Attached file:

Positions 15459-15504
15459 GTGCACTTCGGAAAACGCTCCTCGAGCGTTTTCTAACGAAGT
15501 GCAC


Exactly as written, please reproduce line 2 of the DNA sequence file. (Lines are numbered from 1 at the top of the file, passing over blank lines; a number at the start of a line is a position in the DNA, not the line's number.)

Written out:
15459 GTGCACTTCGGAAAACGCTCCTCGAGCGTTTTCTAACGAAGT